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Chapter 32: Penance, Anointing, and the Life of Self-denial

Question G: What are the primary forms of penance?

1. Fasting, almsgiving, and prayer were traditionally proposed as the three typical acts of penance (see Tb 12.8–10; Is 58.3–10). While Jesus condemned abuses in these practices, insisting that they be done in a proper spirit and not for show, he by no means abolished or criticized the practices themselves. Rather, he taught that, done in a proper spirit, they are meritorious, and the Father will reward them (see Mt 6.1–18).

2. It is understandable that Jesus should have commended these three practices (see S.t., sup., q. 15, a. 3). Sin is self-destructive, antisocial, and alienating from God. The self-restraint of fasting makes up to some extent for the destructive self-indulgence of sin; the mercy of almsgiving makes up for the damage done by sin to the Church’s communion of love; loving praise of God and petition to him make up for the alienation from God and pride involved in sin.

3. Christian thought has never regarded these penitential practices narrowly or considered them arbitrary and irrational impositions. In keeping watch and praying, for example, one keeps a vigil, that is, denies oneself rest as a means to serve the Lord more perfectly (see Mt 26.36–41; Mk 13.33; Lk 21.36). Again, as St. Leo the Great points out, fasting and almsgiving go together; what one denies oneself is available for the needs of others.22 Essentially, then, the classic system of penance is: Give up what might be legitimately claimed as one’s own, use it to serve others, and draw nearer to God by prayer.

4. Paul VI’s apostolic constitution on penance, Paenitemini, places traditional penance in a contemporary framework. Urging that internal conversion and external penance be closely linked, he makes three points: first, “that everyone practice the virtue of penance by constantly attending to the duties pertaining to his state in life and by patiently enduring the trials of each day’s work . . . and the uncertainties of life”; second, that those especially burdened by infirmity, disease, or oppression should offer their misery; and, third, that priests and religious should follow Jesus more closely in his emptying of self.23

5. Although the legal obligation to fast and abstain has been considerably reduced by the Church in recent years, the obligation still exists, and, in any case, fasting and abstaining remain a highly relevant form of penance. Pope Paul suggests, for example, that Catholics in wealthy countries deny themselves sufficiently to make it clear they are not in conformity with their culture’s attitudes and practices in regard to food and material possessions, while practicing charity toward others, especially the wretched in distant countries.24 In the United States, the bishops have retained a minimal framework of the traditional discipline of penance, while urging works of mercy as especially appropriate penance.25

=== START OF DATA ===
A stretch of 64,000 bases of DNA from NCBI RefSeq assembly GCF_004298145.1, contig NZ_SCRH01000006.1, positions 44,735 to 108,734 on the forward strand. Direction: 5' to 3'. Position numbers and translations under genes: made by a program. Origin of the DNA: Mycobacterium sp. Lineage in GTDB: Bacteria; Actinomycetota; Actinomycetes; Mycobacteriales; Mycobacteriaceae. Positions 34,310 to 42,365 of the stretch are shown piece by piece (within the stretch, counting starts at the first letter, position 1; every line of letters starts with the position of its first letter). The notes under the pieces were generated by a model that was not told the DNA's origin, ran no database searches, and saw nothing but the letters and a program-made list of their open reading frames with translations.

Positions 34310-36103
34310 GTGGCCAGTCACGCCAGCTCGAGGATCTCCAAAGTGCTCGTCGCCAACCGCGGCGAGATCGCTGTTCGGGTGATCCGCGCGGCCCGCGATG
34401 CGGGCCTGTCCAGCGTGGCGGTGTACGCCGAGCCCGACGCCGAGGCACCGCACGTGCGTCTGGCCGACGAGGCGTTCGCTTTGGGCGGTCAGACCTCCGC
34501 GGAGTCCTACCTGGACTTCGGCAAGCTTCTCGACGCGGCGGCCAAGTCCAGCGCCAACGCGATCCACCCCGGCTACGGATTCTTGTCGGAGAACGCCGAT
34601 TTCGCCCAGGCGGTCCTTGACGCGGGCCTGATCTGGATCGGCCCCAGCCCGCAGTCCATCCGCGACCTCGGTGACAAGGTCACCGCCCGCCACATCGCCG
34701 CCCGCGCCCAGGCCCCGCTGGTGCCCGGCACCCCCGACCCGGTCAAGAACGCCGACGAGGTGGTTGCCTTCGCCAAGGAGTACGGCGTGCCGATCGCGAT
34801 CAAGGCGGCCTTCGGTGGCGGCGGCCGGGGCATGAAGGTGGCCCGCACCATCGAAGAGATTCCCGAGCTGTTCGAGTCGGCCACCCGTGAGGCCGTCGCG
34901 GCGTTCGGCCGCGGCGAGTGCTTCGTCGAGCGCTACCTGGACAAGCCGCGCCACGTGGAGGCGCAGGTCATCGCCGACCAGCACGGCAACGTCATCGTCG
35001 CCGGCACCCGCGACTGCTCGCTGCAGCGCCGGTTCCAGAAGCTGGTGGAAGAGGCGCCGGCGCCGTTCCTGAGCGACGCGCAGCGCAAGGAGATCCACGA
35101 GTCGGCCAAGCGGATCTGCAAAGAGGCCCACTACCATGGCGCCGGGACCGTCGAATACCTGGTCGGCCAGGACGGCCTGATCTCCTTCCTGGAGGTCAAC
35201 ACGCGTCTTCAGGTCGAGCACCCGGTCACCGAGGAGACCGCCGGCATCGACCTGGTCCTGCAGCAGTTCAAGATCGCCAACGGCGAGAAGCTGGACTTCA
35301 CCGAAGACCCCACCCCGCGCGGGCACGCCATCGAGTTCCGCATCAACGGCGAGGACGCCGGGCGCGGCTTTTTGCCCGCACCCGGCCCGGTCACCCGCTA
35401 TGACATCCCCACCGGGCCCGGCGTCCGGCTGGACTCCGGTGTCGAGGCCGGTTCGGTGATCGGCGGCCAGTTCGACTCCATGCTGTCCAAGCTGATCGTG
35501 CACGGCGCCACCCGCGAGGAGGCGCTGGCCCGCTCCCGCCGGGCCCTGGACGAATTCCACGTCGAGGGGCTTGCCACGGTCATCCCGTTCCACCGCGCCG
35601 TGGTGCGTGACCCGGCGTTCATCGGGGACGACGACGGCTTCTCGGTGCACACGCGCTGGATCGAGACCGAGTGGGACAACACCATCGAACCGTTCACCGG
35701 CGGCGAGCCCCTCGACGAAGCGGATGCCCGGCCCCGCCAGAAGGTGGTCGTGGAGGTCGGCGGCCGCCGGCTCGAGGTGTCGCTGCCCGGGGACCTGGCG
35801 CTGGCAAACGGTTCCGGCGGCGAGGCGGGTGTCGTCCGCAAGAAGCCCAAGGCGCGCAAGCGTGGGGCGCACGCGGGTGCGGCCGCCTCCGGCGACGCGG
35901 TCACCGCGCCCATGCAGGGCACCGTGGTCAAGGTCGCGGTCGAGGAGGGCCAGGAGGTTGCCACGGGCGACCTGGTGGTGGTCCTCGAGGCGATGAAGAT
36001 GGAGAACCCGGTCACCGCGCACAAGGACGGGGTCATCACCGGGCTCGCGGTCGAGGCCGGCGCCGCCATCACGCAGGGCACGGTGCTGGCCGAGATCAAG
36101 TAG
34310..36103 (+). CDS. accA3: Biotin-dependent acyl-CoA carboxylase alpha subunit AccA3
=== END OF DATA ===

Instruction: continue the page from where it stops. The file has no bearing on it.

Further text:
A person who completely organized his or her life by vocational commitments would have included the principles of penance to such an extent that no supplement of penance would be possible. But few if any of us are so well organized. Therefore, penances can be chosen in addition to those which fulfill some other commitment.

In the line of fasting, one obviously can give up unneeded food, drink, and sleep, according to older practices; one also can deny oneself free and unrestricted use of one’s time, energy, money, and possessions. One can give away things one likes; settle for less pay than one might obtain; take one’s exercise in manual labor, as St. Paul did, rather than in a pleasant game or sport; deny oneself the pleasure of idle talk; allow others to have their way in matters of taste, as long as no question of principle is involved.

In the line of almsgiving, one can give money. But one also can give all sorts of help to others: truth which is not welcome and one’s time and energy more fully than one is strictly required to do in the fulfillment of one’s duties.

Prayer remains an important form of penance, especially in resignation, the acceptance of suffering and pain as God’s will. To accept is to control one’s feelings and actions as much as one can in a way that is fitting for a Christian. For example, if a woman loses her husband to death or a man loses his job due to some injustice, then they accept what has happened by understanding it in faith, judging it with hope, and acting with love toward themselves and others involved. The beginning of the whole process is prayer. Without prayer, there is no Christian resignation, and without Christian resignation, there is no Christian life. For a large part of any truly Christian life is disappointment, frustration, and pain.

Spiritual direction can be helpful for self-examination and for shaping a serious but moderate penitential life, as well as for a more regular and consistent use of the sacrament of penance itself.26 Pilgrimages are inherently suited to the penitential dimension of Christian life. They symbolize the fundamental characteristic of Christian life as a journey still to be completed toward our heavenly home.

22. See St. Leo the Great, Sermo 13, P.L., 54:172.

23. Paul VI, Paenitemini, 58 AAS (1966) 182; Apostolic Constitution . . . on Penance, The Pope Speaks, 11 (1966), 368.

24. Ibid., 369.

25. National Conference of Catholic Bishops, “Penance and Friday Abstinence,” The Pope Speaks, 11 (1966), 356–61.

26. See Pius XII, Menti nostrae, 42 AAS (1950) 673–75; Apostolic Exhortation to the Clergy of the Entire World (Washington, D.C.: National Catholic Welfare Conference, 1950), 19–21.